Seventy percent of clients who complain will do business with you again if you address the issue. Even more impressively, that number goes up to 95 percent if they feel the problem was resolved promptly. Ironically, having a problem and addressing it immediately can be even better for building trust and respect—and repeat business—than never having had a problem at all.

Often, it’s not a single performance issue that causes clients to go elsewhere; it’s an overriding feeling about the quality of care. A survey by Harris Interactive suggests that 82 percent of clients leave because of the perception of poor service. RightNow Technologies, in a related study, found that dissatisfied clients most often cite rude, indifferent or incompetent staff as their reason for going elsewhere.

While inattentiveness to a client in the course of an engagement is inexcusable and costly, it’s even more common for clients to feel ignored after your work on their project is completed.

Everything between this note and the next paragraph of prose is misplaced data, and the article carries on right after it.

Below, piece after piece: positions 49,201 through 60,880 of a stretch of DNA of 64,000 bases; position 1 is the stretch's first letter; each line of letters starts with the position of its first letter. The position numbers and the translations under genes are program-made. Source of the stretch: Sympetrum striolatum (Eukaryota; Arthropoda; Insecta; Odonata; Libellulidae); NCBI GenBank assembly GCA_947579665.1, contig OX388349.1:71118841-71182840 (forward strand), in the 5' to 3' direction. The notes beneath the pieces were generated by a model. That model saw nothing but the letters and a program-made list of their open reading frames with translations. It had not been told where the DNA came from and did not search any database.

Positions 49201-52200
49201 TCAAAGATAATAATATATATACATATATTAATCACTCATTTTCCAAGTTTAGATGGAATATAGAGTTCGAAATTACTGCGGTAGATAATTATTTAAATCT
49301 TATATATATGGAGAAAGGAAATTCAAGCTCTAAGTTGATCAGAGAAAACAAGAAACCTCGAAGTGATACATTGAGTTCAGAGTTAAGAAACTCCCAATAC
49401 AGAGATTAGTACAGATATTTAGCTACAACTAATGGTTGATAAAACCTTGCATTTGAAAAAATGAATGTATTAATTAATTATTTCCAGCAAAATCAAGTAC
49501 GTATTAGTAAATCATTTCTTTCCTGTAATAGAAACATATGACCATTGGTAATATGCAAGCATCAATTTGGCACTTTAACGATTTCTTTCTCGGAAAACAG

What’s the impact of not communicating between projects?

Whether you simply got busy with other clients or didn’t think to stay in touch, your old clients interpret your lack of contact as a lack of interest in them. By contrast, your eager competitors are contacting them, asking about their interests and needs, and sending them information of value. Who is going to be top-of-mind when those clients are ready to select a firm for their next project?